The presented design criteria, which have been used successfully for nine flare booms installed since 1990, provide a simple method for avoiding vortex shedding induced vibrations in tubular structures exposed to wind. These criteria aim at avoiding vortex shedding-induced vibrations by ensuring a broad band process when vortices are shed from a tubular member, and by providing a built-in resistance against possible lateral forces. Two relationships need to be fulfilled: Reynolds number Re > 500 000 when reduced velocity V r > 4.7, and stability parameter K s > 16. An important part of the described method is to determine the natural frequency of each critical member. For preliminary screening of exposed tubulars, the diameter-to-thickness and the length-to-diameter ratios are controlled. The empirical evidence implies that these criteria are adequate for avoiding vortex shedding-induced vibrations in flare booms. Recent measurements on a flare boom in the UK sector, with independent calculations, support the use of a diameter-to-thickness ratio and a length-to-diameter ratio in design, but also indicate that the presented criteria may be more conservative than necessary.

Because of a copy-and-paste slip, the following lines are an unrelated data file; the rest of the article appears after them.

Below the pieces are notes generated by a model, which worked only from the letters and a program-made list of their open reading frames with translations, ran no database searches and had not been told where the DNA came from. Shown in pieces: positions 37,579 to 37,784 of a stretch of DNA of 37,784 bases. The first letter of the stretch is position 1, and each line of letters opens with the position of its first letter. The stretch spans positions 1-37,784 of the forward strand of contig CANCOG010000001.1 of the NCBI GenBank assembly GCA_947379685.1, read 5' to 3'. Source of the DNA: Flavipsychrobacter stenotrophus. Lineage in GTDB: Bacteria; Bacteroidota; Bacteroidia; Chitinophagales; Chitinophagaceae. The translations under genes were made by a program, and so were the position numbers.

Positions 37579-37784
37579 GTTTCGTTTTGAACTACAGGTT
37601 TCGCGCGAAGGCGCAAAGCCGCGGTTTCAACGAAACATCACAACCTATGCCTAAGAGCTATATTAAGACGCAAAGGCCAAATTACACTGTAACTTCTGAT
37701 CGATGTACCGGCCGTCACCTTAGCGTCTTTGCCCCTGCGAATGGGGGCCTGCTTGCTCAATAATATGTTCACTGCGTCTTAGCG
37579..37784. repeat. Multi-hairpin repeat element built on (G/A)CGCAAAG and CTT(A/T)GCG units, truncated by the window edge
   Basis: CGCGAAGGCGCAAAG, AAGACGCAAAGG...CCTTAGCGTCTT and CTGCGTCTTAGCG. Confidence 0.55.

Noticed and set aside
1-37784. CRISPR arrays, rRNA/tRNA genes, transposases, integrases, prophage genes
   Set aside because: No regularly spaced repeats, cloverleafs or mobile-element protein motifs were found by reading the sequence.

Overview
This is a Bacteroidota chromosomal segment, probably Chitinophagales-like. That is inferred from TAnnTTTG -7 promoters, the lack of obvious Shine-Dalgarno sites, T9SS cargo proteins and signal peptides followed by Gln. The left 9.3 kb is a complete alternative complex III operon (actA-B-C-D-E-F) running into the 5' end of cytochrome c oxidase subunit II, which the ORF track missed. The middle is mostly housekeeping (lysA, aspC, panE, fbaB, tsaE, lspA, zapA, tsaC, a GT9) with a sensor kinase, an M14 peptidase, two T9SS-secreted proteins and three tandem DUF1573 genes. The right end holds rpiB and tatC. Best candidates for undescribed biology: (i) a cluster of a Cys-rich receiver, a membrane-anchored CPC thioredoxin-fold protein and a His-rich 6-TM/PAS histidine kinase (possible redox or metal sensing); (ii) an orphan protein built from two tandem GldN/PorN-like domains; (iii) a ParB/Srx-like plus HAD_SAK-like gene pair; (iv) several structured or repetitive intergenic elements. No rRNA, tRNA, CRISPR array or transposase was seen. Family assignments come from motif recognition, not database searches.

Vortex shedding induced vibrations (VIV) caused by wind have been widely known ever since the Heimdal flare boom experienced vibrations and cracks in individual members shortly after installation in 1985. Since that time, several cases involving oscillations and cracking have been reported, adding up to a total of about 100 incidents according to the Norwegian Petroleum Directorate (NPD). In addition, several jackets are known to have experienced cracking due to VIV by wind during yard exposure or tow. Some of these cases, where data on vibrating members are available, have been checked against the presented vortex shedding criteria. After the Heimdal flare boom problems, which happened on a relatively slender structure, the pendulum swung to the other extreme. This can be illustrated by the Oseberg "A" flare boom design from 1985/86,